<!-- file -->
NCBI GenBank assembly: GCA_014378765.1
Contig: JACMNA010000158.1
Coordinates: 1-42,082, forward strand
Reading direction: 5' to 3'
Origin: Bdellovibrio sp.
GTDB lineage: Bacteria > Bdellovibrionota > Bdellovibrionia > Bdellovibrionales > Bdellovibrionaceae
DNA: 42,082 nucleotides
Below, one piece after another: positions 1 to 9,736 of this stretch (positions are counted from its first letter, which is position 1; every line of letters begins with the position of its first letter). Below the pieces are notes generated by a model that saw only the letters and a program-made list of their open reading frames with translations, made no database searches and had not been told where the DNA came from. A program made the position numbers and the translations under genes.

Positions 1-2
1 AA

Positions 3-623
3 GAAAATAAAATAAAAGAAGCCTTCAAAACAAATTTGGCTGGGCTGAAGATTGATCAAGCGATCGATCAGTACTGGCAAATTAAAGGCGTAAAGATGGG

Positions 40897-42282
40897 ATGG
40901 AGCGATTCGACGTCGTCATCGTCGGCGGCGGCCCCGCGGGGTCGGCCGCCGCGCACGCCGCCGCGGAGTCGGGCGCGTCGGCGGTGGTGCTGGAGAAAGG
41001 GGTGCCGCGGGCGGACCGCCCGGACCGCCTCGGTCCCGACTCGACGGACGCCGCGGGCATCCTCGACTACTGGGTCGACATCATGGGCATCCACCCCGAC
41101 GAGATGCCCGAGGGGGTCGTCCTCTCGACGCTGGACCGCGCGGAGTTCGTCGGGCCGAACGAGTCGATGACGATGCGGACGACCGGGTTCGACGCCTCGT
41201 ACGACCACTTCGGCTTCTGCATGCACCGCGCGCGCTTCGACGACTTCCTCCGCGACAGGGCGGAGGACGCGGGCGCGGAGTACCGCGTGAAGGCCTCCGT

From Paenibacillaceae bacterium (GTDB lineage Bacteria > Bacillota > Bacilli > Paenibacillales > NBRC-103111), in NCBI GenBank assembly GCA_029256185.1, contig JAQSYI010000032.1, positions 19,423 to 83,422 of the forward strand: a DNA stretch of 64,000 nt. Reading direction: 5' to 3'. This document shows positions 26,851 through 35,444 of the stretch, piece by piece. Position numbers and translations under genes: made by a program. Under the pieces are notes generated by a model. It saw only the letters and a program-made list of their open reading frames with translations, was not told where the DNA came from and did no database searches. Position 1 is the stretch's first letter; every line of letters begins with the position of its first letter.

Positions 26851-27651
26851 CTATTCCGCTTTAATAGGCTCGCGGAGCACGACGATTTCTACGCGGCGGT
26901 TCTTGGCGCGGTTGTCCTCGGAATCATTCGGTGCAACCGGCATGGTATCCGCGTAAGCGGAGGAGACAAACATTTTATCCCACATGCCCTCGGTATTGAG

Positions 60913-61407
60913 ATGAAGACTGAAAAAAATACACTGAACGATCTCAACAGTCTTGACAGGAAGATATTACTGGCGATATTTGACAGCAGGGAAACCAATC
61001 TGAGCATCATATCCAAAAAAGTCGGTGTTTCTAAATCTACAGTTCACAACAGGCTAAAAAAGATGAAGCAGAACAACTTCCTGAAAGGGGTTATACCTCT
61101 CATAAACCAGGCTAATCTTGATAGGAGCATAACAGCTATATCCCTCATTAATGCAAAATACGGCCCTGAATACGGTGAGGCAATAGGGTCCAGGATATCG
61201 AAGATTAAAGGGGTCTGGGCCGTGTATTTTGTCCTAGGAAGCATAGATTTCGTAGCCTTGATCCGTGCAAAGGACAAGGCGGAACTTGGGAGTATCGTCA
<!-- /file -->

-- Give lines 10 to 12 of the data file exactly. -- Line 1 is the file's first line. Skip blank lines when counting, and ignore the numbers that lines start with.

1 AA

Positions 3-623
3 GAAAATAAAATAAAAGAAGCCTTCAAAACAAATTTGGCTGGGCTGAAGATTGATCAAGCGATCGATCAGTACTGGCAAATTAAAGGCGTAAAGATGGG